My AmeriCorps HealthCorps experience

Since September 11, 2017, I have been serving a full AmeriCorps term with the Children’s Health Alliance of Wisconsin. This is my first experience fully submerging myself into public health. Although I have only been here a short time, I have gained valuable insight on how to S.U.C.C.E.E.D. in the public health field.

 Support

My term with AmeriCorps has been a transition. There’s been a considerable learning curve as I’ve taken all the skills I learned in the classroom and put them to use. The shift to full independent living and the stress of graduate school applications has made it challenging at times. This has taught me the true importance of support. I am not just talking about the support you give and receive from interpersonal relationships, but also the support you give yourself. I realized that our professional and personal lives will inevitably intertwine and the effects can be depleting. When you aren’t supporting yourself in one area, you will always feel it in another. It is important to be able to recognize how you’re feeling physically and emotionally, and create a game plan to either sustain the positive environment or change the circumstances. A phrase I have truly started to embody is: “self-care is healthcare.”

Unconventional

Here at Children’s Health Alliance of Wisconsin, we have seven initiatives. That means there is always a lot going on! We not only support existing statewide programs, but we also work to create new perspectives on children’s health issues. We know public health works to create systems change. In order to create that change, we need individuals who think inside, outside and all around the box. Don’t be afraid to take the leap and explore ideas that may seem too unconventional. Sometimes radical ideas ignite our success.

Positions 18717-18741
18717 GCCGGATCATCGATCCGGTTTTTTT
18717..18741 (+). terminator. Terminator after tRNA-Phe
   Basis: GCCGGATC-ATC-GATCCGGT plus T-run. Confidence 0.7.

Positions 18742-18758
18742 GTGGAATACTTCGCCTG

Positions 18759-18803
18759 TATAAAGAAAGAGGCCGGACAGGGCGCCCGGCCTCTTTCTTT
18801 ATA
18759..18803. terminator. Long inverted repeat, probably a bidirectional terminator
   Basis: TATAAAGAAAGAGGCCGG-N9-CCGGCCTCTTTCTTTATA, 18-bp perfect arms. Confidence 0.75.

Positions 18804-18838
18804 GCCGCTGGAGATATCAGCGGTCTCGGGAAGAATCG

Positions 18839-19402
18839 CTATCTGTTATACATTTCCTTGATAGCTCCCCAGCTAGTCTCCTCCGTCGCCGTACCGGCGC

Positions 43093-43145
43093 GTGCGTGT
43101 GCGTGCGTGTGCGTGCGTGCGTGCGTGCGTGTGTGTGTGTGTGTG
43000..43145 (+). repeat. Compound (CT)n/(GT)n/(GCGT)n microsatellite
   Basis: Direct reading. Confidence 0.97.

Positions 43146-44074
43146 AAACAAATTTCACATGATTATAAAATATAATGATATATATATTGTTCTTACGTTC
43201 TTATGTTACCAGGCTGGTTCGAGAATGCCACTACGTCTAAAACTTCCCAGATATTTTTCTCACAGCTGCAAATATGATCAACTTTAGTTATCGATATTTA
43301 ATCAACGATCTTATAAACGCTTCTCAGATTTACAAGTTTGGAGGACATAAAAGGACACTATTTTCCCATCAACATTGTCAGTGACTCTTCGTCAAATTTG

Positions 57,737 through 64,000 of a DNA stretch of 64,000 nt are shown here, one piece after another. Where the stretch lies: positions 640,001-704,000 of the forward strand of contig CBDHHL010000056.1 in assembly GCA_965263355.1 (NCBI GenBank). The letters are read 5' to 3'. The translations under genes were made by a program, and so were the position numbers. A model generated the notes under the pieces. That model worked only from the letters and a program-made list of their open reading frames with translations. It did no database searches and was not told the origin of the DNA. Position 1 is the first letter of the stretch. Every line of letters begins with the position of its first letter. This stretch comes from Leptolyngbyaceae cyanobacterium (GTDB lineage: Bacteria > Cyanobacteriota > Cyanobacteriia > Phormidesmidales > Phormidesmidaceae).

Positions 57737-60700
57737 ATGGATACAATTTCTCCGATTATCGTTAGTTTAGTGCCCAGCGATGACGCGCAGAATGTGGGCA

Coalition Creation

The Alliance serves as a table where federal, state and local stakeholders can gather and discuss the health issues children are facing in Wisconsin. If I have learned anything from my time in this position, it is that public health success relies on strong relationships. Coalition creation is the key to getting things done. Coalitions need interdisciplinary professionals to meet the needs of every problem. Once established, coalitions require integrity and accountability to sustain over time.

 Exceed Expectations

My last two points go hand in hand. The first is to exceed expectations. Going beyond what is expected will never go unnoticed and it’s appreciated by all those involved. When you produce good work, you feel prepared and confident, which creates a positive work environment. Always ask how you can do better and if you can do more.

Detail

The final thing I’ve learned is the importance of detail. Detail is everything! When planning an event, it is so important to have every detail checked multiple times. When attention to detail is a priority, events run smoothly. This has become evident while working with our Reach Out and Read Wisconsin team. One of my responsibilities is to coordinate state legislators’ visits to our Reach Out and Read clinics. Paying attention to details during planning has made state leaders more informed and helped them make decisions that positively impact children.

One of my favorite parts about being an AmeriCorps member at the Alliance has been working with our state’s amazing Reach Out and Read team! They are an inspiration to me and I am always amazed at the work they accomplish with such a small but mighty staff. If it was not for their positive support and guidance, I would not have been able to put together four successful legislative visits. Some of the best moments have been watching our state leaders engage with books and children. The smiles on everyone’s faces are a reminder of why Reach Out and Read is such an impactful program.

Interview with author Julie Bowe

Today on the blog, we have our first ever interview with author Julie Bowe. Julie has written books for kids of all ages and currently lives in Wisconsin. Her latest book Big and Little Questions (according to Wren Jo Byrd) received a starred review from Publishers Weekly.

headshot of children's author Julie Bowe for interview post

When your kids were young, did you read aloud to them?

Yes! From the time they were babies into their early teens. It was a great way to spend time together, plus it gave us a chance to talk about the stories we were reading and relate them to our own lives.

How did you incorporate reading with them into your daily routines?